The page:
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Rwanda Finds that Banning Skin Bleaching is Difficult to Monitor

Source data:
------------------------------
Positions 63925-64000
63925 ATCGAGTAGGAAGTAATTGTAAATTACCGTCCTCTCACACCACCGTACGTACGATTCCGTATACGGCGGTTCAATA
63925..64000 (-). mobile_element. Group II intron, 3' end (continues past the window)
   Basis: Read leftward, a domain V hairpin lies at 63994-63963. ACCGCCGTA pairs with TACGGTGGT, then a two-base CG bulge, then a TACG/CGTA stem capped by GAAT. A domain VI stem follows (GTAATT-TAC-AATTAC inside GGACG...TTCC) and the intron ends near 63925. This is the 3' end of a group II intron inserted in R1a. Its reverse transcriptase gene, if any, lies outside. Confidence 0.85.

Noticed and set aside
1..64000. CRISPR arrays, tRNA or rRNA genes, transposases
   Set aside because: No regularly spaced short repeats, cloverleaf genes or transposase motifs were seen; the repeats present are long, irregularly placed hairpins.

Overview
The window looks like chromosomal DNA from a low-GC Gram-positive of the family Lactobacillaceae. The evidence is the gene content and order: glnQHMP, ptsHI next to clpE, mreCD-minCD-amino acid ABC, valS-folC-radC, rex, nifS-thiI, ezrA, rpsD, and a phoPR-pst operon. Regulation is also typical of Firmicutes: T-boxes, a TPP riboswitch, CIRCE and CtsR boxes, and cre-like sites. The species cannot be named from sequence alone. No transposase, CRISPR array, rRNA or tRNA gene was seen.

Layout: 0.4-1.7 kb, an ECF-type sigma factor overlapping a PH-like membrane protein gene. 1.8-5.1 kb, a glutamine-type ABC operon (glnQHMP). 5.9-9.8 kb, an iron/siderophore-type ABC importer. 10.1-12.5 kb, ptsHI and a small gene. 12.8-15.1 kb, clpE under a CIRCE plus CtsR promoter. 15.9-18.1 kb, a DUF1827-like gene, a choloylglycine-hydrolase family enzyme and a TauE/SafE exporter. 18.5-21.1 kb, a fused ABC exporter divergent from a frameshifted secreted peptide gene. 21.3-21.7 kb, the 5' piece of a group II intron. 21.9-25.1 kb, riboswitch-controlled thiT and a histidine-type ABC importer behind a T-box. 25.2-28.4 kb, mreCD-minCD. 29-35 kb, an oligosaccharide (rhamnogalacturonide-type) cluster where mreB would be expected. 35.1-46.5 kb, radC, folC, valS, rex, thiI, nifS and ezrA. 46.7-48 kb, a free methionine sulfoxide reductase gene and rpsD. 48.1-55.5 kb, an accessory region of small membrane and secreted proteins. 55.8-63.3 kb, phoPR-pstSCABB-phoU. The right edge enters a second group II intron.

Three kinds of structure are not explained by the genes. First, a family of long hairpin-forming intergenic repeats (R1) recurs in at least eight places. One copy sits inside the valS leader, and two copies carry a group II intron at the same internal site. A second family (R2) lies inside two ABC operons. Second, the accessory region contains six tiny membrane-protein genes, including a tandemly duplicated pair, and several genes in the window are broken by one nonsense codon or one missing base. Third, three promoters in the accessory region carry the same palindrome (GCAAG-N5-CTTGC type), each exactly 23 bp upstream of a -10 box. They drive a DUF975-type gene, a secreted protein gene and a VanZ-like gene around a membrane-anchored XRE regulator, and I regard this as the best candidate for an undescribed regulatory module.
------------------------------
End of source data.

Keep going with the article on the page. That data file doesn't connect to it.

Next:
In 2018, the Rwandan government began enforcing a nationwide ban on cosmetics and hair dyes containing harmful chemicals like hydroquinone (above certain levels) or mercury, making it illegal to produce or sell most skin lightening cosmetics. The decision to ban the products came after authorities — ranging from the health and security departments to customs and local government — received countless reports of the damage done to users’ skins from applying these cosmetics, Simeon Kwizera, the public relations officer at the Rwandan Standards Board, tells CNN. Misuse or prolonged use of products containing mercury, steroids or hydroquinone can be toxic to your health and despite the ban, there remains demand for lighter skin, which keeps the market for these products very much alive, albeit smaller and driven underground. In 2020 alone, RNP spokesperson, Assistant Commissioner of Police (ACP) Jean Bosco Kabera, tells CNN that the police confiscated around 13,596 units, meaning skin lightening products, and that this number increased to 39,204 units confiscated in 2021. Rwandan law enforcement agents have relied on people informing on their neighbors in order to crack down on the illegal sale of skin whitening products. However, raids have been accompanied by efforts to raise awareness of the chemical properties of banned products, both among importers and local manufacturers, as a preventative measure.